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Population Growth Is
Caused by Renaissances
by Paul Gallagher

Fidelio, Vol. II ,No, 4. Winter 1993

This article is reprinted from the Winter 1993 issue of FIDELIO Magazine.

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Population Growth is Caused by Renaissances

by Paul Gallagher

The most fundamental fact of the science of economics, is the history of the growth of the population of the human race, in numbers and power over nature. But it is almost always presented as shown in Figure 1,

as if we have been a species of rabbits breeding according to a mathematical function, which is now rapidly approaching its limit.

This is a hoax, created visually by the absurd choice of scale, and made believable by constant propaganda about a “population bomb.”

The truth is shown in Figure 2:

The actual growth of the population and population density of the human race, of which only the past 3,000 years is graphed here, is expressed by distinct impulses—one of which is clearly of a different quantity and quality than the preceeding impulses—surrounded by periods of stagnation or even decline which may last hundreds of years. But because of these impulses of sustained and rapid increase in population density, the general progress is upward, and the truly long-lasting, powerful and successful growth in human population and population density is shown by the last impulse. Upon these impulses, and above all upon the last one, depend the existence of 5.3 or 5.4 billion people alive today.

These impulses are the scientific renaissances of human knowledge, creating both growth in the quantity and density of population of the human species, and higher quality of the individual human being and his or her life—which are therefore not opposed but directly connected.

In the past 3,000 years, the first such impulse was the Greek Classical period, in part revival and in part advancement of the knowledge of the preceding Egyptian civilization. This is the origin of what we call the later Renaissance, by which we mean the revival of the Platonic scientific ideas and progress of this Greek Classical period. This is the Classical Age spanning from Homer, through the time of Solon of Athens, of Aeschylus, of Pythagoras; the Age upon which Socrates and Plato reflected.

The second impulse begins with the Islamic Renaissance starting in the eighth century A.C.E. It becomes much stronger through the neo-Confucian Renaissance centered in China in the eleventh and twelfth centuries, which brought China’s population to one-quarter of the entire human race [SEE Michael O. Billington, “Toward the Ecumenical Unity of East and West: The Renaissances of Confucian China and Christian Europe,” Fidelio, Vol. II, No. 2, Summer 1993]. It is a period in which human population growth was primarily in Asia and Africa. But at its end, it overlaps the first European period of building of great cathedrals and scientific improvements in agriculture.

These renaissance impulses to population growth appear very gradual in Figure 2, owing to their comparison to the much larger, third impulse; but if you compare them to the periods in between—long centuries of stagnation or decline in human population—you see very definite and substantial impulses of growth.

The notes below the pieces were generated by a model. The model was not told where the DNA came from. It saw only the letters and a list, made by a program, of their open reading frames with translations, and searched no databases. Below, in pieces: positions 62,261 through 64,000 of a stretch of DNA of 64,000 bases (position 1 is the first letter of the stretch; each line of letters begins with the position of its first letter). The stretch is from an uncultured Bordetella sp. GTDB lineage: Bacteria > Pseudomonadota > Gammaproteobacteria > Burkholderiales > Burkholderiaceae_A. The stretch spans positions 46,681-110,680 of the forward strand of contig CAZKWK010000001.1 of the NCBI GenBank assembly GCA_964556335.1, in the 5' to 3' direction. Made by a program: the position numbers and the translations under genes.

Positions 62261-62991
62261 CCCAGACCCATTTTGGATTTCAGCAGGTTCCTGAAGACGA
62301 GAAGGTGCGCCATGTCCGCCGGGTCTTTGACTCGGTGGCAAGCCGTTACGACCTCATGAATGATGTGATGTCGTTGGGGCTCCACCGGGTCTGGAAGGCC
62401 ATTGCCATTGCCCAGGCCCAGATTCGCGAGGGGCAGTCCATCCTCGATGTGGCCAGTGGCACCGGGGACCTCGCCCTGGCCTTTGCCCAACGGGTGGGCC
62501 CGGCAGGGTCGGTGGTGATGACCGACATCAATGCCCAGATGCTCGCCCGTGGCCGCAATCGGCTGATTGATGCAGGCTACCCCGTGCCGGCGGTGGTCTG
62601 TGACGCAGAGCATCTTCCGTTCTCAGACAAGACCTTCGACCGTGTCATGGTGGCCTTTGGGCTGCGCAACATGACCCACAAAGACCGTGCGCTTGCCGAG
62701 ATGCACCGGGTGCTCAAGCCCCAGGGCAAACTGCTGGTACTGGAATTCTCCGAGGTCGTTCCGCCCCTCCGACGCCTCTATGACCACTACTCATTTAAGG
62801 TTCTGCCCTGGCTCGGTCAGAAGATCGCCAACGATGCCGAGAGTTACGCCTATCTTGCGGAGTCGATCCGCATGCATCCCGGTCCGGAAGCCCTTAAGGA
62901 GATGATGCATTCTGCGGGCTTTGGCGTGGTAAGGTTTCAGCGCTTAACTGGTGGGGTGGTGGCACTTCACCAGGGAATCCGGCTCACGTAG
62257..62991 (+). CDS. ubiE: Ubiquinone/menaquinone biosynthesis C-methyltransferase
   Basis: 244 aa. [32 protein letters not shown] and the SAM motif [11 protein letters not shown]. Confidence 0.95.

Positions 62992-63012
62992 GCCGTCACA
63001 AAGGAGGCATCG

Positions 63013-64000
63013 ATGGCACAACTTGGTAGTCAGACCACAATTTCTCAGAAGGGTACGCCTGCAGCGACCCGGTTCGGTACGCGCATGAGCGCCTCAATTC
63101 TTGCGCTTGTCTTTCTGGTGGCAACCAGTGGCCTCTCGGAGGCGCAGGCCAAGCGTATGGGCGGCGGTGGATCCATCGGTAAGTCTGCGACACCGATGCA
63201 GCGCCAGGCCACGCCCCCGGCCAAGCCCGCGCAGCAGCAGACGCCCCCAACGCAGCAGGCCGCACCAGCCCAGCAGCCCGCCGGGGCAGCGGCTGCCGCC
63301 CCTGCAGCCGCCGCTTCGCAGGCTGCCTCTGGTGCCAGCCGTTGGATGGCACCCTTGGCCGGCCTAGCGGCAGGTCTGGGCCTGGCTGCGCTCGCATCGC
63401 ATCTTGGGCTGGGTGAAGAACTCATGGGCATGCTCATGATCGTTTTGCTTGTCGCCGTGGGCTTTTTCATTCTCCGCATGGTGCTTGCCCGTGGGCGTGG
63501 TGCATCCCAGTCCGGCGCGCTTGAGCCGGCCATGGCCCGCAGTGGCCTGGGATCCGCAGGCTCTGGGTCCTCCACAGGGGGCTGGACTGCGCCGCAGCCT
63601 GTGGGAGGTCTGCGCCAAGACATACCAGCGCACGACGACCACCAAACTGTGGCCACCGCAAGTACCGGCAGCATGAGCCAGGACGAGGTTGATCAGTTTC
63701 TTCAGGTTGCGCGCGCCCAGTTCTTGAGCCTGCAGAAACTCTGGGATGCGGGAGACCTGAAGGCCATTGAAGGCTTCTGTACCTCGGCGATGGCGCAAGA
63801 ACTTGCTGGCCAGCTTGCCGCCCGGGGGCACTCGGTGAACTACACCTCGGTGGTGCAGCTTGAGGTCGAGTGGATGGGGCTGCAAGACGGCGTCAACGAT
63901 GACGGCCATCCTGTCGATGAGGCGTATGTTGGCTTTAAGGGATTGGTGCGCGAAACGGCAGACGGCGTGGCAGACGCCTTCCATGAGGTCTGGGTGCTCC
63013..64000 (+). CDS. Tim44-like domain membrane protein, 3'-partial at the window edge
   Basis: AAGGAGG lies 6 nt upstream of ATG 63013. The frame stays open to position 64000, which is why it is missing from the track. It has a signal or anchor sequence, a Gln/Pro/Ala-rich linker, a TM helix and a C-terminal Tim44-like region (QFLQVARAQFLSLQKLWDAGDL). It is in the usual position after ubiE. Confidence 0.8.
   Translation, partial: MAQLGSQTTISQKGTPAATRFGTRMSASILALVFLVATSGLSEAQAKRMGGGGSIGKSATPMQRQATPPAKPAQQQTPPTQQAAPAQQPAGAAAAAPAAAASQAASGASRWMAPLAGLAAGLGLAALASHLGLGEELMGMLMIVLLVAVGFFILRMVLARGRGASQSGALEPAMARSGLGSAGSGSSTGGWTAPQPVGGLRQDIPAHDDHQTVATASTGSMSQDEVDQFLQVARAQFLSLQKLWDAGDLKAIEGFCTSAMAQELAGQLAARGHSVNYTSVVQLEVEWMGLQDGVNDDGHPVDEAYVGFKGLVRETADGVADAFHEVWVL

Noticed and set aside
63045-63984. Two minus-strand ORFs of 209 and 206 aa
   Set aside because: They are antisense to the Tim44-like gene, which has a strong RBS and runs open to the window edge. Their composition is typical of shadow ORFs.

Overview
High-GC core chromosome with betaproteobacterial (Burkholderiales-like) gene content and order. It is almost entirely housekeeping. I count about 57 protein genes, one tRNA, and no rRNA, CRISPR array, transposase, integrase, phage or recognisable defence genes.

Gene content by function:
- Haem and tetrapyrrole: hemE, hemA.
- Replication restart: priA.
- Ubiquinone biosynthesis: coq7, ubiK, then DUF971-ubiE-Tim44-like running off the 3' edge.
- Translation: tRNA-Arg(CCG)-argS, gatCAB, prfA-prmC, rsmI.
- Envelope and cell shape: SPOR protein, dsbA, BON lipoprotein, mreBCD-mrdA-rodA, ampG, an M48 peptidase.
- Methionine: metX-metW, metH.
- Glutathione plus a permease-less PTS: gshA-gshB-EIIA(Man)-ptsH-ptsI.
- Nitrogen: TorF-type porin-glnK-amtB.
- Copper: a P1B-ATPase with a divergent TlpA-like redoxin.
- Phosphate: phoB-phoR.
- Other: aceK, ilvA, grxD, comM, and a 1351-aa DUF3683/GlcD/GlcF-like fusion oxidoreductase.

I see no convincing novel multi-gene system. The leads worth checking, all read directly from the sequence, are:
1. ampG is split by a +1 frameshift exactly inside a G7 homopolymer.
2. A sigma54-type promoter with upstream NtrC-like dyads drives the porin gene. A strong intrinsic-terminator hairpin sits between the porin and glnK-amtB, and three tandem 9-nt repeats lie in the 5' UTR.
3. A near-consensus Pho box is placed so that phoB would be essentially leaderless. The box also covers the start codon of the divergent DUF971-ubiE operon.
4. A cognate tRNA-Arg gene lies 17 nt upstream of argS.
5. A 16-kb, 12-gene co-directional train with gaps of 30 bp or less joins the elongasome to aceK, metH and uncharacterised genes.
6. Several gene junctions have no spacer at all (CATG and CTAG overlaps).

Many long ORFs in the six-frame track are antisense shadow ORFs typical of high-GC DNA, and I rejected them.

The third impulse is the Golden Renaissance of Europe, beginning at the Council of Florence after the devastation of the Black Plague. Since then, in 550 years, the human population has grown nearly thirteen times greater.

And within this 550 years, there is a further upward impulse in the eighteenth century, and change in the upward slope of growth in population and population density. This is the worldwide effect, including prominently the cultural effect of the American War of Independence, Declaration of Independence, and triumph of republican Constitutional government.

Clearly these are the periods in human history characterized by the greatest improvements in the human condition, in culture, and in standards of life; and they were all directly connected to great and sustained increases in human population.

A Detailed View

Figure 3 shows the population history of Italy and the Balkans, which combined form the

majority of the area most directly colonized by Greek Classical civilization. This small area came to include nearly ten percent of the entire human population by the end of an almost thousand-year impulse, because the population density of this area had tripled in the six hundred years from 1,000 B.C.E. to 400 B.C.E. —at that time an extraordinary and completely unprecedented growth. By 400 B.C.E. , Classical Greece had achieved a population density of almost twenty-five people per square kilometer, and that is almost equal to the United States today, 2,500 years later. This density of human population was completely unique and unapproached by anywhere else at that time. This was a seafaring and city-building civilization; anyone who has read the history of Greece knows the absolutely extraordinary number of towns and cities which were built by colonization in this region of the world in a short time. Even Greek farmers lived in towns and cities, and went to their outlying fields each day, as many European farmers do today.